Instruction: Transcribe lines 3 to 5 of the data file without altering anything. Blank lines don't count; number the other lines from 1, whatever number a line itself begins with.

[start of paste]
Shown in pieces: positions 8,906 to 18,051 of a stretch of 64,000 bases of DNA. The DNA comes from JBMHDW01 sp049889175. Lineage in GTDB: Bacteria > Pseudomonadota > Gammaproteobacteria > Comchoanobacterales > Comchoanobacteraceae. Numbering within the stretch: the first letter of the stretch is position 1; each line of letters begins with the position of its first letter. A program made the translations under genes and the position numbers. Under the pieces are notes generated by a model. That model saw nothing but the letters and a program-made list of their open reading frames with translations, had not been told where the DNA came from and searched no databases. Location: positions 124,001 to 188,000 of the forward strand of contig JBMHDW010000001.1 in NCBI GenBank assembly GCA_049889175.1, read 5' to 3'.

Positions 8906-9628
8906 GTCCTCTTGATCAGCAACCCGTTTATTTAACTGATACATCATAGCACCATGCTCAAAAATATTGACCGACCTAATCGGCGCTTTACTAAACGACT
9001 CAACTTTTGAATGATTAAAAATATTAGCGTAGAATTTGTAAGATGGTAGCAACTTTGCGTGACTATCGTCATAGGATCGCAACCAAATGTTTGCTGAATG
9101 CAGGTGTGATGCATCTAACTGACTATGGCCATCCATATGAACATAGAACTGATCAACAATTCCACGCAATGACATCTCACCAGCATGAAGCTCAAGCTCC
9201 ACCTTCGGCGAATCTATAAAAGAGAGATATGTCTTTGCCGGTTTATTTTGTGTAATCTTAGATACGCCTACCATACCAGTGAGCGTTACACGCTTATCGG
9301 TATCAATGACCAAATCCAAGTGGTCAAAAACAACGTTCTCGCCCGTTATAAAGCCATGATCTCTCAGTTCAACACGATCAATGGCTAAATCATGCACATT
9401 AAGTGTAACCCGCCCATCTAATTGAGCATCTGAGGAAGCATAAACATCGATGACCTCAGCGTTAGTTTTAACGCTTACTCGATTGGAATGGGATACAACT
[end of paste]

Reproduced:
8906 GTCCTCTTGATCAGCAACCCGTTTATTTAACTGATACATCATAGCACCATGCTCAAAAATATTGACCGACCTAATCGGCGCTTTACTAAACGACT
9001 CAACTTTTGAATGATTAAAAATATTAGCGTAGAATTTGTAAGATGGTAGCAACTTTGCGTGACTATCGTCATAGGATCGCAACCAAATGTTTGCTGAATG
9101 CAGGTGTGATGCATCTAACTGACTATGGCCATCCATATGAACATAGAACTGATCAACAATTCCACGCAATGACATCTCACCAGCATGAAGCTCAAGCTCC